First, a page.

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 Like JSON just faster and simpler 

Binson is an exceptionally simple binary data serialization format. It is similar in scope to JSON, but is faster, more compact, and simpler.

Binson has full support for double precision floating point numbers (including NaN, inf). There is a one-to-one mapping between a Binson object and its serialized bytes. This is useful for cryptographic signatures, hash codes and equals operations. And the best feature: Binson has no nulls :-)

Implementations: binson-java, binson-java-light, binson-c, binson-c-light, binson-js, binson-swift, binson-erlang.

Also, checkout BINSON-SCHEMA, an exceptionally light-weight approach to validate the structure of a Binson object. It's like XML Schema for XML, but orders of magnitude less complex.

 


 BINSON-SPEC-1 

This is the complete specification of the Binson serialization format, version 1. Refer to it as BINSON-SPEC-1. Written May 2014 by [Frans].

 1. Introduction 

Binson is a simple, general-purpose data serialization format.

This specification describes the Binson object data structure and how it is serialized to bytes. Like objects of common programming languages, a Binson object has fields. A field is a named and typed value. There are seven value types: five primitive types (boolean, integer, double, string, bytes) and two composite types (array, object). An array is a finite sequence of unnamed, typed values.

 2. Format 

The bytes of a serialized Binson object follow this [ABNF] syntax.

object     = begin *field end
field      = string value
value      = boolean / integer / double / string / bytes / array / object
array      = beginArray *value endArray
string     = stringLen utf
bytes      = bytesLen raw
boolean    = true / false

begin      = %x40
end        = %x41
beginArray = %x42
endArray   = %x43
true       = %x44
false      = %x45
double     = %x46 float64
integer    = %x10 int8 / %x11 int16 / %x12 int32 / %x13 int64
stringLen  = %x14 int8 / %x15 int16 / %x16 int32
bytesLen   = %x18 int8 / %x19 int16 / %x1a int32

float64    = 8OCTET ; double precision floation point number [IEEE-754] 
int8       = 1OCTET ;  8-bit signed two's complement integer
int16      = 2OCTET ; 16-bit signed two's complement integer
int32      = 4OCTET ; 32-bit signed two's complement integer
int64      = 8OCTET ; 64-bit signed two's complement integer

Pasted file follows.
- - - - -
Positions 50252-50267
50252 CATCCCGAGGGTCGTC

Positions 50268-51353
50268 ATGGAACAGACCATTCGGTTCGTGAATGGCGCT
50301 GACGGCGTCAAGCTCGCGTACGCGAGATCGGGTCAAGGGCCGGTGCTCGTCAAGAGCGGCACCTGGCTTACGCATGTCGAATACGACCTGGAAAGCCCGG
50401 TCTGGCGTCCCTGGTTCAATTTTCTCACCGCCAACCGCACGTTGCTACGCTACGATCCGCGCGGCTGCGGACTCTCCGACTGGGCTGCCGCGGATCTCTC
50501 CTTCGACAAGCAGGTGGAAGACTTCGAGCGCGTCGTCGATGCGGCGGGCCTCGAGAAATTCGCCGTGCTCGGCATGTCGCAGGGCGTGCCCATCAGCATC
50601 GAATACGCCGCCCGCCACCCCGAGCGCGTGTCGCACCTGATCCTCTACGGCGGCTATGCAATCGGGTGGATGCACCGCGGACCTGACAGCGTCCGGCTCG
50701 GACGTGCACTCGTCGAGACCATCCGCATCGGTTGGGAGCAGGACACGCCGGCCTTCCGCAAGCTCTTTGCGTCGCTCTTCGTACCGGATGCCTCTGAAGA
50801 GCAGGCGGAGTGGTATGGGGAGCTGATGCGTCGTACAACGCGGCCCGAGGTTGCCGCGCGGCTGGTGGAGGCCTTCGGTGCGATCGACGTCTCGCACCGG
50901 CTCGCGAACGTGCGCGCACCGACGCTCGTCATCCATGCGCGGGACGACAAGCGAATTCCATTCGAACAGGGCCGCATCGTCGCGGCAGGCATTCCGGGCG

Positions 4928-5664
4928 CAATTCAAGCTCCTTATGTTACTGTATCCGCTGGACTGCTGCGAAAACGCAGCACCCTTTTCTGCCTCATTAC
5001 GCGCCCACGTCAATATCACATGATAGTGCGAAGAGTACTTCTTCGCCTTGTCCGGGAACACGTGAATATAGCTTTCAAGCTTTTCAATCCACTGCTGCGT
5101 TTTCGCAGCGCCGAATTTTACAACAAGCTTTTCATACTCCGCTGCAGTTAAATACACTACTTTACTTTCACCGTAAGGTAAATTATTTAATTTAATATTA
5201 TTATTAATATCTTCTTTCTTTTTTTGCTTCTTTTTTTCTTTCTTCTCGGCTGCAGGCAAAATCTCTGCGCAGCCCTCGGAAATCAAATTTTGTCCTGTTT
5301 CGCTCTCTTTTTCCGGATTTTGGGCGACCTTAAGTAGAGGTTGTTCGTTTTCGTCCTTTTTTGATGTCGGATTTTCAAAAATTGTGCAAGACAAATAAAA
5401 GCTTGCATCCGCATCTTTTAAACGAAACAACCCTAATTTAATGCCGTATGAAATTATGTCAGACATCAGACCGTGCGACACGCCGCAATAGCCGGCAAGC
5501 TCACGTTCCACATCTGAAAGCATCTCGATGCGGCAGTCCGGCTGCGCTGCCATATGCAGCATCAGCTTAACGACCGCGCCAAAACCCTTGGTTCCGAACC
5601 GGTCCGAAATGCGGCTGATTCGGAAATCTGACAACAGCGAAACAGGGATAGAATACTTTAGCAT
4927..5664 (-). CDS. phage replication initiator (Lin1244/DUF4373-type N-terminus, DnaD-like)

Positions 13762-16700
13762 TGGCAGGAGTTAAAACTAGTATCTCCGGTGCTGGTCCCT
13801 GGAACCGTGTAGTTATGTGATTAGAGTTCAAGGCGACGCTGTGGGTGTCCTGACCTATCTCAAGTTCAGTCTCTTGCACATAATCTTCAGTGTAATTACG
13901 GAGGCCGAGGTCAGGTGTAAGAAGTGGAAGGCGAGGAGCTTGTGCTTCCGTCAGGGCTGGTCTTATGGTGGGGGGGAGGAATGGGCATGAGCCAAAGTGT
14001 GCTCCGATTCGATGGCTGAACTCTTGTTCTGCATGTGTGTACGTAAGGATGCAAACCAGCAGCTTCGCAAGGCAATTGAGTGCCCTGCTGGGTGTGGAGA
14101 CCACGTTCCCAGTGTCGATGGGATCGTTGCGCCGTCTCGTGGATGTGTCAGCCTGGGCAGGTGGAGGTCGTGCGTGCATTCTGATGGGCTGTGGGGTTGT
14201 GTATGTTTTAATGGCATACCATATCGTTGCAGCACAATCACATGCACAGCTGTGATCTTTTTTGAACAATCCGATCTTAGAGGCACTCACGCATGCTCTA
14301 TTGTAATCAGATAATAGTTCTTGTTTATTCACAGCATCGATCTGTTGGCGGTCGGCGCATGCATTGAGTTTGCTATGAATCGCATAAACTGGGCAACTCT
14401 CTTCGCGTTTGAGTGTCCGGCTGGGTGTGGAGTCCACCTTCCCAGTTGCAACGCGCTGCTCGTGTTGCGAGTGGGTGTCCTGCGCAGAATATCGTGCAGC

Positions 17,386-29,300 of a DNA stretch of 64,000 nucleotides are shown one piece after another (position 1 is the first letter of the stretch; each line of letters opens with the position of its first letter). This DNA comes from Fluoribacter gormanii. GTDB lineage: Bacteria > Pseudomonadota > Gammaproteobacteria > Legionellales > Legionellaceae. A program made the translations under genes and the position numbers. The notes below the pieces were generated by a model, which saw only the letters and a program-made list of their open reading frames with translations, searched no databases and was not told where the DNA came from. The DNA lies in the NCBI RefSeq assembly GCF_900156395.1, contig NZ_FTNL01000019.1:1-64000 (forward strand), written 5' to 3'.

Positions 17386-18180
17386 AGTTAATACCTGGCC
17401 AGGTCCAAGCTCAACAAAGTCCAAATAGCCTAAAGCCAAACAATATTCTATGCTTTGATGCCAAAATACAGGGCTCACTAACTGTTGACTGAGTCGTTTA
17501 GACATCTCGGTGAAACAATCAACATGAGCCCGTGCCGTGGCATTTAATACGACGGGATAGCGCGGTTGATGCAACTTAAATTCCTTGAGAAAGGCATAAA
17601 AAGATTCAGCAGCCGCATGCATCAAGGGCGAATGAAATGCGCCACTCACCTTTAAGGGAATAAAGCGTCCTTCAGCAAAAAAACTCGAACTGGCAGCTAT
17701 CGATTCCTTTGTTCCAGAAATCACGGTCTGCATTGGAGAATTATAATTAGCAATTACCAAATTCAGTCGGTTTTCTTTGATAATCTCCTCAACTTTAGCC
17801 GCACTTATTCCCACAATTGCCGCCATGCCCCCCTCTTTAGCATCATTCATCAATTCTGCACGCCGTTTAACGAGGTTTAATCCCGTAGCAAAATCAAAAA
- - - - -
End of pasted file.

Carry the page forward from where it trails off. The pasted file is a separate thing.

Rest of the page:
utf        = *OCTET ; stringLen number of [UTF-8] bytes
raw        = *OCTET ; any sequence of bytesLen bytes

 3. Rules 

A finite sequence of bytes is a serialized Binson object if and only if the following rules are fullfilled.

  1. The byte sequence must follow the format of the ABNF rule object.
  2. Values must be stored using as few bytes as possible.
  3. Fields must be stored in order. The order must be the lexicographical order of the [UTF-8] bytes of the name of the fields.
  4. Two fields of the same direct parent object cannot have the same name.
  5. Little-endian byte-order must be used.

 4. Recommendations 

Non-normative recommendations:

  1. An object should have less than 100 fields.
  2. The size of a serialized Binson object should be less than 40 million bytes.
  3. Field names should match the regular expression: [a-zA-Z][a-zA-Z0-9_]{0,49}.
  4. Field names should use camel-case and start with a lower-case letter. Acronyms should be treated as words. Examples: g8, httpHeader, customerId.
  5. It is recommended that a map (associate array) is stored as a single array. The order of the array values should be: key of first key-value pair, value of first key-value pair, key of second key-value pair, value of second key-value pair and so on.

The reasons for the recommendations are: 1. for readability and feasability of linear search implementations, 2. for feasability of in-memory processing, 3. for readability and inter-operability with other object representations, 4. for consistency, 5. for consistency.

 5. References 


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